Most brokers now offer integrated charting and technical analysis packages with their trading platforms. The level of integration with the trading platforms varies and is worth understanding carefully.
5. Mini/Micro Accounts
Most brokers offer very small “mini-accounts” and even smaller "micro-account" for as little as a couple hundred bucks. These little cute accounts are a great way to get started and test your trading skills and gain experience.
6. Broker Policies
Before selecting an online Forex broker, you should closely examine their features and policies. These include:
Available Currency Pairs
You should confirm that the prospective broker offers, at minimum, the seven major currencies (AUD, CAD, CHF, EUR, GBP, JPY, and USD).
Transaction costs are calculated in pips. The lower the number of pips required per trade by the broker, the greater the profit that the trader makes. Comparing pip spreads of half dozen brokers will reveal different transaction costs. For example, the bid/ask spread for EUR/USD is usually 3 pips, but if you can find 2 pips, that’s even better.
The lower the margin requirement (meaning the higher the leverage), the greater the potential for higher profits and losses. Margin percentages vary from .25% and up. Low margin requirements are great when your trades are good, but not so great when you are wrong. Be realistic about margins and remember that they swing both ways.
Minimum Trading Size Requirement
The size of one lot may differ from broker to broker, spanning 1,000, 10,000, and 100,000 units. A lot consisting of 100,000 units is called a “standard” lot. A lot consisting of 10,000 units is called a “mini” lot. A lot consisting of 1,000 units is called a “micro” lot. Some brokers even offer fractional unit sizes (called odd lots) which allow you create your own unit size.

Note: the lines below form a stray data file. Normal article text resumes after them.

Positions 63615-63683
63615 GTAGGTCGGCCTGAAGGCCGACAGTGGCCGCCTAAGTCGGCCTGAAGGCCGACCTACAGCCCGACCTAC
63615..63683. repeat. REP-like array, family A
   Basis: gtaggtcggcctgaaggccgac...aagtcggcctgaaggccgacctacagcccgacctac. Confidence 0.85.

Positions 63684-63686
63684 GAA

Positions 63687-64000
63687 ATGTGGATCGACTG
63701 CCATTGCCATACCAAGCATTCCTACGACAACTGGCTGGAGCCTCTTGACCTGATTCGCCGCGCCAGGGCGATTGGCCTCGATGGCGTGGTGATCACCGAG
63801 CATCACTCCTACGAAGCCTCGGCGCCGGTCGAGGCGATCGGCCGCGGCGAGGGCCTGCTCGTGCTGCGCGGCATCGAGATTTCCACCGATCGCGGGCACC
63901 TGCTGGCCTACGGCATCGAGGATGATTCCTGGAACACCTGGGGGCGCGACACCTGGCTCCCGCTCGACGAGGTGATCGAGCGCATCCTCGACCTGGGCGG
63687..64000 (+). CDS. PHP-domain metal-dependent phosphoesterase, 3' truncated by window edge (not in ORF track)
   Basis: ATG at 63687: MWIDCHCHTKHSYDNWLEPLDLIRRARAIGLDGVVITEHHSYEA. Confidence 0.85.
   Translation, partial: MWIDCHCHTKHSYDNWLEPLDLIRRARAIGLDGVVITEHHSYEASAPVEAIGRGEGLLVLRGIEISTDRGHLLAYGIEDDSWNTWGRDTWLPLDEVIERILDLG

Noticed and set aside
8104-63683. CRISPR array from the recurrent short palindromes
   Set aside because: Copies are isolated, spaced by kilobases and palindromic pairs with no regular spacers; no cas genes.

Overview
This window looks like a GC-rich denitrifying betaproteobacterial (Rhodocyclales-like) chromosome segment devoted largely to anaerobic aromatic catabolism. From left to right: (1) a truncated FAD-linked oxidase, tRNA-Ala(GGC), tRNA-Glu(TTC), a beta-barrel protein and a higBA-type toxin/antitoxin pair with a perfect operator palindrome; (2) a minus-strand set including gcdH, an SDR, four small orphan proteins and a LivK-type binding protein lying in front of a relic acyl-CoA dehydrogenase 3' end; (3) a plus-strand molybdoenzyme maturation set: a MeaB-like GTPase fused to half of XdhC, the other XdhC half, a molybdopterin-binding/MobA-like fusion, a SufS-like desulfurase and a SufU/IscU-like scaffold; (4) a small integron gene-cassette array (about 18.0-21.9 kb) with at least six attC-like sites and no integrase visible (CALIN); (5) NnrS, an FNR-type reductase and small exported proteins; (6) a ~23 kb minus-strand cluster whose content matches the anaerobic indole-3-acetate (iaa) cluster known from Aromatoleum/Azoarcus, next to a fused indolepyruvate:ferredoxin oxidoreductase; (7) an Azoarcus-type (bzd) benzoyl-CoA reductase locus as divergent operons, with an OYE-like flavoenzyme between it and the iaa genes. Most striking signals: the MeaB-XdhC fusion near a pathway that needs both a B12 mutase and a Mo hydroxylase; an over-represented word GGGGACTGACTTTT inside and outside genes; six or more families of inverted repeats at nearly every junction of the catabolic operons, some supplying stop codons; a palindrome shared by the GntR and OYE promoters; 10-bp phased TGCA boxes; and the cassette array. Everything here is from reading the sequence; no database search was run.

Rollover charges are determined by the difference between the interest rate of the country of the base currency and the interest rates of the other country. The greater the interest rate differential between the two currencies in the currency pair, the greater the rollover charge will be. For example, when trading GBP/USD, if the British pound has the greater interest differential with the U.S. dollar, then the rollover charge for holding British pound positions would be the most expensive. On the other hand, if the Swiss Franc were to have the smallest interest differential to the U.S. dollar, then overnight charges for USD/CHF would be the least expensive of the currency pairs.
Margin Account Interest Rate
Most brokers pay interest on a trader’s margin account. The interest rates normally fluctuate with the prevailing national rates. If you decide to take an extended break from trading, the money in your margin account will be accruing interest. Keep in mind that most brokers DO NOT allow you to accrue interest unless your margin requirement is at least 2% (50:1).
Nearly all brokers align their hours of operation to coincide with the hours of operation of the global Forex market: 5:00 pm EST Sunday through 4:00 pm EST Friday.
Be sure to scrutinize a prospective broker’s “fine print” section to be fully aware of all the nuances that a specific broker may impose on a new trader.
Finding the right broker is a critical part of the process. It’s not easy and requires some real work on your part. Don’t pick the first one that looks good to you. Keep looking and trying different demo accounts.